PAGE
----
It’s the late ’80s. I’m 6 years old, waiting outside of my elementary school for my mom to pick me up. She is running very late, and it’s almost time for school to close. The grownups, horrified by my mom’s transgression, try to comfort me with all-too-cheery, reassuring words: “I’m sure she’ll be here at any moment, sweetie. I am sure she didn’t forget you!”
Meanwhile, I knew the truth — that my mom had absolutely forgotten about me and that she was not on her way to pick me up from school. I imagined the panicked look on my mom’s face – a look I knew all too well – as she realized that she’d forgotten something important. Then the swirling rush to get here as quickly as possible. That was my normal, and the grownups’ efforts to indicate otherwise scared me.
Back then, we did not have a name for people like my mom, who’s now in her 70s. She laughed loudly and talked fast. She said everything on her mind and waved her hands as she spoke. She loved the beach, and kept a beach packing list on a detailed notecard. Though she had an immaculate color-coded filing system for some things, our house was always a colossal mess, full of stacks of paper, dog-eared magazines, and piles of unfolded laundry.
She was magnetic; her friends loved her and loved to spend time at our house, which was always well stocked with orange soda and sour cream potato chips. In our Southern world of twinset-wearing JC Penney moms in minivans, my mom wore slippers and drove a giant electric green camper.
I loved her freedom and joy. She was the mom who propped us up onto the furniture to dance to beach music, cranked at full volume. I loved that she let us eat fried chicken and bananas, the two items always in the grocery cart that she’d load up with enough food to last us a month at a time.
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I loved my mother, and I hated her, too. At least, I thought I hated her at times. I hated the judgment that she attracted by daring to show up differently. I didn’t know it until I got older, but the hate I felt wasn’t actually toward my mom, but rather toward the rest of the world, which didn’t make room for people like her.
In Radical Pursuit of an ADHD Diagnosis
We first heard of “attention deficit disorder” in the ’90s, when I was a teenager. That’s all it took for my mother to bravely pursue an ADHD diagnosis for herself — a rare and unusual diagnosis for adults at the time. Nevertheless, the diagnosis transformed her life. Finally, with a name for her strengths and struggles, she embraced her identity and medication, empowering my brother to do the same once he was diagnosed with ADHD.
My mom’s adult ADHD diagnosis was my introduction to neurodiversity. But it wasn’t until I was diagnosed with autism at age 38 that I truly understood how much of a radical trailblazer my mom was.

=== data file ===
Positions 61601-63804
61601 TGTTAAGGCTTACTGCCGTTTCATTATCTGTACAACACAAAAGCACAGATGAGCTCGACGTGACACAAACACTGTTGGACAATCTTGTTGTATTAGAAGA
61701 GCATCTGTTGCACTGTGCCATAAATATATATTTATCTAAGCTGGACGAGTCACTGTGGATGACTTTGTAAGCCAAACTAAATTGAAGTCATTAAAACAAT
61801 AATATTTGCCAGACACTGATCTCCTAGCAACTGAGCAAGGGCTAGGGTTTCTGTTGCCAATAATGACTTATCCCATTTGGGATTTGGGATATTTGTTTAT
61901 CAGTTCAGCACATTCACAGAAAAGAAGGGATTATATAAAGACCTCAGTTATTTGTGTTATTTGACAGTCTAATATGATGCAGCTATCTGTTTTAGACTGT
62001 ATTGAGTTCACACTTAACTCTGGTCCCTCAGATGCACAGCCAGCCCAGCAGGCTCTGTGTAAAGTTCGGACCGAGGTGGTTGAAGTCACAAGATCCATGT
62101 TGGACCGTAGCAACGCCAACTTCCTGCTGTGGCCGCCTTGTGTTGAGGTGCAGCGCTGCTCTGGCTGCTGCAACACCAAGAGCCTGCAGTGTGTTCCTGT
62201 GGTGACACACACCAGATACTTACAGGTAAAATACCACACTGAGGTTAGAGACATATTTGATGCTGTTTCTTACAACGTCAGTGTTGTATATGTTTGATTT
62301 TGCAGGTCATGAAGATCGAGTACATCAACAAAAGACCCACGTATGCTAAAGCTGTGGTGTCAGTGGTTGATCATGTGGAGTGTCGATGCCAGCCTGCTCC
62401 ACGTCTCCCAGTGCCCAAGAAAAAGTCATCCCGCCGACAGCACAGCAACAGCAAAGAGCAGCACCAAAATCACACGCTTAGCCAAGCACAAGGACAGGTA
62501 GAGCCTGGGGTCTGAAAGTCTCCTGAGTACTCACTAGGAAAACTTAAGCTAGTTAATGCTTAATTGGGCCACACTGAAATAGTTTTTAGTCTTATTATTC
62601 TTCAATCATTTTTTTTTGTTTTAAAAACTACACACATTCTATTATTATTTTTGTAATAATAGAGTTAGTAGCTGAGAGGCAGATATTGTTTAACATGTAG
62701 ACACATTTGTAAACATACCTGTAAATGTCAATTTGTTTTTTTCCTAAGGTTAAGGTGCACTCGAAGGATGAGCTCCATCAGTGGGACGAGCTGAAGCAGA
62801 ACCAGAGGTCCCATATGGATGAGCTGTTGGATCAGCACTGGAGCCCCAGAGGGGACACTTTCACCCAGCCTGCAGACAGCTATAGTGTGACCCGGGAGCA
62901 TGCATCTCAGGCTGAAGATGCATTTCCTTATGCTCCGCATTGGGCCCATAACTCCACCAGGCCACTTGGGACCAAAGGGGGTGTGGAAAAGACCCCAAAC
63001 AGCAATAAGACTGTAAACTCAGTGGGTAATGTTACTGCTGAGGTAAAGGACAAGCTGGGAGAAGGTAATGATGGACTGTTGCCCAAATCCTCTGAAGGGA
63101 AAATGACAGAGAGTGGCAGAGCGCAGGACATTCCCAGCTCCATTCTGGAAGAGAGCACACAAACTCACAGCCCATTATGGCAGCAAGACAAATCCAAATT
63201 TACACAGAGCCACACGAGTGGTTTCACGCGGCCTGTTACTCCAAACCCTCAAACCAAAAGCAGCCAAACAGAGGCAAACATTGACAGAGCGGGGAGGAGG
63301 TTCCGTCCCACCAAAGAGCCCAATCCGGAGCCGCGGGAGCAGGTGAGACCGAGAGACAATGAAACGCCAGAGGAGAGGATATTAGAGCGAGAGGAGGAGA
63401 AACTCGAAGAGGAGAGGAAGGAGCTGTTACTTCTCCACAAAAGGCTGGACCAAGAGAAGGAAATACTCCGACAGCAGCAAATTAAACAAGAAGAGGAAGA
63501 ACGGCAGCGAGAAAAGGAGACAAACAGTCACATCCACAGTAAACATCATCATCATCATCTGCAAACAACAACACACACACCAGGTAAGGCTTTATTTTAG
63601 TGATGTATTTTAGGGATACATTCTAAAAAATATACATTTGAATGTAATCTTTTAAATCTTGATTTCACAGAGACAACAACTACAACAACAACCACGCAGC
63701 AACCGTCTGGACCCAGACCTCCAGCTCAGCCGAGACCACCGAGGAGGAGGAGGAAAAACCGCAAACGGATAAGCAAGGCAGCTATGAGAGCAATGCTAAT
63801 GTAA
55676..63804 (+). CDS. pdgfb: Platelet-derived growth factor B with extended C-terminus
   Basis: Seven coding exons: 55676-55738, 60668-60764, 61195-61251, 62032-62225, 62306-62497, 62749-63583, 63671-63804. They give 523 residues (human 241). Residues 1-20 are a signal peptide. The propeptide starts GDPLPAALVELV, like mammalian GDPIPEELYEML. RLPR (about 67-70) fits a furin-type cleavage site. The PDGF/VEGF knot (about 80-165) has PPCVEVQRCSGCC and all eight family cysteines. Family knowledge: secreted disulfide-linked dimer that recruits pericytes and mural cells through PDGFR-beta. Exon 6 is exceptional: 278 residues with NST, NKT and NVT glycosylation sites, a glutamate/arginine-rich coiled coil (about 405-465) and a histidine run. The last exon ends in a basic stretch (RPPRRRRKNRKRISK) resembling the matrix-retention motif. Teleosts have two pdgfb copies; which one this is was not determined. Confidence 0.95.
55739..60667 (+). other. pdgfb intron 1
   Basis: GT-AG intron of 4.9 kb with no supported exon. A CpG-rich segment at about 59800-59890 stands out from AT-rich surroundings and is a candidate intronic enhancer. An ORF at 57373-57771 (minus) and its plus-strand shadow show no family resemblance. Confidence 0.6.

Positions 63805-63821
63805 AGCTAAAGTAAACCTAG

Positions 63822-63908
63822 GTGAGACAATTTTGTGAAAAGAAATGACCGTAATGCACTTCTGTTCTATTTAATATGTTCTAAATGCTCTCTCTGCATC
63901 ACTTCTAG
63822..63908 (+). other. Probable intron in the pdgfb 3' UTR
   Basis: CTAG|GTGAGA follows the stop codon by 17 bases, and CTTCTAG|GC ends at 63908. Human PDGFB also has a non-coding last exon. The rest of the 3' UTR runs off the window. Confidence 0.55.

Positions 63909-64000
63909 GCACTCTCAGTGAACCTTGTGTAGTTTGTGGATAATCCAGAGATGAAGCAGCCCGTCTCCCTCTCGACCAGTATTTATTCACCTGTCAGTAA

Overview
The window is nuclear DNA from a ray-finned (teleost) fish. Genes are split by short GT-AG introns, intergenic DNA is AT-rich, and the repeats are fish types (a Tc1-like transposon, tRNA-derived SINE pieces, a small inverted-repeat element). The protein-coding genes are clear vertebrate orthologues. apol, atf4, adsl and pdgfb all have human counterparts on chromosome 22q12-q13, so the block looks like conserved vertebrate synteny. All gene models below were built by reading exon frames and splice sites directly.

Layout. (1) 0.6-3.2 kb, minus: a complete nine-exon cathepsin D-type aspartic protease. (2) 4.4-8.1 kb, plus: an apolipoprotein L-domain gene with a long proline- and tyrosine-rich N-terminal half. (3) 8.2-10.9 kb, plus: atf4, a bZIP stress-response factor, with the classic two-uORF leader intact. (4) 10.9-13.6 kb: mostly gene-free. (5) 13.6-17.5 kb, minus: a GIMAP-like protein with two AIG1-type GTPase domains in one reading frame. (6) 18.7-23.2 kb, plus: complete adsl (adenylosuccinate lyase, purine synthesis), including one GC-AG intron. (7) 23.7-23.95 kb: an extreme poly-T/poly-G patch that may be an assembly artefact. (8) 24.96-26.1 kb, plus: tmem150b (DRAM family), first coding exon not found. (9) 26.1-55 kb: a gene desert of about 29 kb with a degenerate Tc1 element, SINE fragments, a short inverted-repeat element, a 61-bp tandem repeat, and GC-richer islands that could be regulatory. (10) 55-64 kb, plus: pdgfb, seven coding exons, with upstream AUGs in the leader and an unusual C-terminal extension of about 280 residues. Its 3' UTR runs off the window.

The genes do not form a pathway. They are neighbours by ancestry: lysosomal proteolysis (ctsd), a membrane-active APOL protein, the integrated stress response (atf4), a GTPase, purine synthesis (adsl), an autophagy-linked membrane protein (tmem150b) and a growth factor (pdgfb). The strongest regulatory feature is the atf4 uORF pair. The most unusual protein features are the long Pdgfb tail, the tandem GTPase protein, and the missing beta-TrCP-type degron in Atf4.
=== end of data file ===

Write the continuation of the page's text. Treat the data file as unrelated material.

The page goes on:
As I sat through my autism evaluation, recalling some of the most painful experiences of my life, I felt the searing gaze of the medical establishment sorting and categorizing my experiences into evidence and symptoms. The evaluation forced me to peel back so many layers and confront my deepest fear – that I was categorically different.
[Read: When ADHD (Literally) Runs in the Family]
I wondered how my mother had endured her ADHD evaluation without the gift of the supportive online community that enfolds me today. I marveled at her endurance as a neurodivergent child of the ’50s and a neurodivergent mother of the ’80s. A loud, brash, impulsive character in a world that loved small, quiet moms who conformed.
After four decades, I finally see my mother for who she is: A godmother of today’s neurodiversity movement. A maverick. A leader.
On the Shoulders of Giants
Friends of mine still struggle to access evaluations, medication, and acceptance as adult women with ADHD. I am astounded by my mother’s courage and vulnerability to get a diagnosis 25 years ago. She stayed true to herself despite the forces that shamed and judged her. She created a family where two neurodivergent children could thrive.
As I fight to get my own children diagnosed and to shape a world where they can be their full selves, I am grateful for all who came before and made the world a bit kinder, a bit wider, and a bit more welcoming for those of us outside the norm.
To my mother, and all mothers with ADHD, I salute you for your courage. I honor you for your wisdom. And I thank you for changing the world, simply by being yourself.
A Tribute to My ADHD Mom: Next Steps
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